Welcome Time Wasters!
I’ve been trying to stay away from mobile gaming for awhile. It’s mainly because I get tired of seeing the same Clash of Clans, Puzzle & Dragons and Candy Crush clones that flood the Google Play Store. However, a little deeper digging this week lead me to Ninja Arashi.
Ninja Arashi is a side-scrolling action game that puts the player in the role of a retired ninja named Arashi. Arashi has to come out of retirement to save his son after he is kidnapped by the evil demon Orochi, who was been sealed away for the last 10 years.
Ninja Arashi tasks the player with traversing several levels as they try and chase down Orochi and save our retired ninja’s son. There are currently 30 levels in the game for players to take on. Plus, there are plans for more levels.
Each of the levels in Ninja Arashi has a focus on platforming and stealth. Arashi can double jump to leap over obstacles and can cling to walls. He will slide slowly down walls while clinging to them, but also has a wall jump. The game has loads of traps, such as spikes, acid and bombs, to keep players on their toes.
Players also have a few special actions that they can use to get past enemies. The first is the ability to throw shuriken. This doesn’t kill enemies in one hit, but it is long range. The second ability is a sword dash. This will instant kill enemies that are hit by it, but requires the player to get close first. The final ability is for those that want to take a more stealthy approach to the game. It lets the player turn into a block of wood to hide from enemies for a limited amount of time. They can also move in this form, but are much slower.
To move to the next level in Ninja Arashi, players will have to collect scrolls. These scrolls are hidden in levels and there are three in each. Some are easy enough to find, but others can be a challenge. Going back and searching for missed scrolls adds a certain amount of replayability to the game.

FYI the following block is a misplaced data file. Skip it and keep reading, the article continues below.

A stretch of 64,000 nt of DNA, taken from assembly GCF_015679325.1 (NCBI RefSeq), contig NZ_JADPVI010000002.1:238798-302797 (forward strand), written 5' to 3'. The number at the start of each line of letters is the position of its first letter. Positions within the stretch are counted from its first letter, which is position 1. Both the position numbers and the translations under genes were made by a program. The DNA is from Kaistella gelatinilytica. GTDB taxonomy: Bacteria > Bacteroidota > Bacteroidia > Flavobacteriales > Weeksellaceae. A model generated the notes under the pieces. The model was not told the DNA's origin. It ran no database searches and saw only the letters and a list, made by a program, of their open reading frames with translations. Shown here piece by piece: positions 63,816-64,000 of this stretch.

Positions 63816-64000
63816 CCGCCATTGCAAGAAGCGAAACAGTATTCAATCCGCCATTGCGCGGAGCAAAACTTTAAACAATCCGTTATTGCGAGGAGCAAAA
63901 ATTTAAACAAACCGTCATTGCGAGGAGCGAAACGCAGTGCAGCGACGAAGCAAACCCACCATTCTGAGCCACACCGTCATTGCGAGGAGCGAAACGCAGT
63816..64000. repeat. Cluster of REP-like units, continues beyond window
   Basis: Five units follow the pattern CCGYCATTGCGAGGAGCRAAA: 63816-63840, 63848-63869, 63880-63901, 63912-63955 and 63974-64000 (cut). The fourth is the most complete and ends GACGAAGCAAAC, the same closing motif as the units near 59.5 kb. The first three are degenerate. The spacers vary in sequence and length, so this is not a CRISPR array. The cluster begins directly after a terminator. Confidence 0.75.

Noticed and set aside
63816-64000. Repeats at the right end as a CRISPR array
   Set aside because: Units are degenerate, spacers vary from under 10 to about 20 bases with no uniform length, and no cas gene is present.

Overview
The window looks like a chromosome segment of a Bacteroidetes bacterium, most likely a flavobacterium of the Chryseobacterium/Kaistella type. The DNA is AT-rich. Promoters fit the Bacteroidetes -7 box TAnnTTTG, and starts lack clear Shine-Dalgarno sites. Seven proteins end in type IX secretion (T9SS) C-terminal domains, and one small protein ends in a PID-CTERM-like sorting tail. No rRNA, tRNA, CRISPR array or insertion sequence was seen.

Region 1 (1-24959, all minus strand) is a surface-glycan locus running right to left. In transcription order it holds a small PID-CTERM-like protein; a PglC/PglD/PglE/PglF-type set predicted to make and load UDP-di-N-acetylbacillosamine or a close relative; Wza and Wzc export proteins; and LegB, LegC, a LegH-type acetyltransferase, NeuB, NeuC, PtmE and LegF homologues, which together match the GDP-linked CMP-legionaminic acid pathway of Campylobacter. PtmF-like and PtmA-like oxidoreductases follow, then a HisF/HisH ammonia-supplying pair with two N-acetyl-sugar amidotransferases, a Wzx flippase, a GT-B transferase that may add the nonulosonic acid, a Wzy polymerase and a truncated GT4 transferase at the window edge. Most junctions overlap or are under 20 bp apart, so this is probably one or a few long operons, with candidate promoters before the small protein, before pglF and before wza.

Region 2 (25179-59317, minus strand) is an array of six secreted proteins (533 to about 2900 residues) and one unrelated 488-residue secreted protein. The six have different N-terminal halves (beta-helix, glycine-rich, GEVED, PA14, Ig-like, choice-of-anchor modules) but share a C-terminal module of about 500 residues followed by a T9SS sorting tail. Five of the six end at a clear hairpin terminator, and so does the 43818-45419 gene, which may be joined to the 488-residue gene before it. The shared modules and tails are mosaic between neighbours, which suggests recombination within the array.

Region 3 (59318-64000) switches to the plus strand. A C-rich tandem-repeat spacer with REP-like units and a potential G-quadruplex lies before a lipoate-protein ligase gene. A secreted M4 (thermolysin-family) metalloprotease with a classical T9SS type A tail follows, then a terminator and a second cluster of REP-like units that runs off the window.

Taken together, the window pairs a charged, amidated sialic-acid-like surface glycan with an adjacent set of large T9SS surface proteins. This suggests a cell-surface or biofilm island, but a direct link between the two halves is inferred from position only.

Ninja Arashi controls very well and it came as a surprise to me. I’m always expecting to make compromises when playing on my smartphone, but I didn’t have to do that here. The game plays really well with tight controls that are easy to use. The on-screen buttons work well, have good placement and don’t take up much of the screen. It makes for a nice user interface that works well on a mobile device.
Players will also collect experience from enemies after dispatching them and gold from hidden vases in the levels. This is used to buy upgrades for Arashi. This can increase any of his abilities and add a light RPG element to the game that is very welcome.
There is some basic mobile game bull in Ninja Arashi, but it isn’t too intrusive. There aren’t microtransactions, which is a huge plus. However, ads are a thing and the occasional video one shows up between levels. I hate forced video ads in mobile games, but at least this is a really good game to have to sit through one for.
I really enjoy the visuals in Ninja Arashi. It’s all silhouettes in foreground and detail in the background. This makes it easy to identify what the player can and can’t interact with. It also adds to that whole ninja feel that the game is going for. Killing enemies or dying also results in bright red blood spraying from bodies, which is a nice visual touch with the silhouettes.
The audio in Ninja Arashi is solid. It has that generic samurai/ninja music that I’ve come to expect from these types of games, but it fits so well that I can’t really count that against the game. The sound effects also work well with the game and are of a good quality.
Overall, Ninja Arashi is a great way to waste some time. The game controls well, has an interesting presentation and is just dang fun. Go check it out if you’re like me and are starting to tire of all the lazy clones that are taking over smartphone gaming.
Ninja Arashi earns 4.5 GiN Gems out of 5!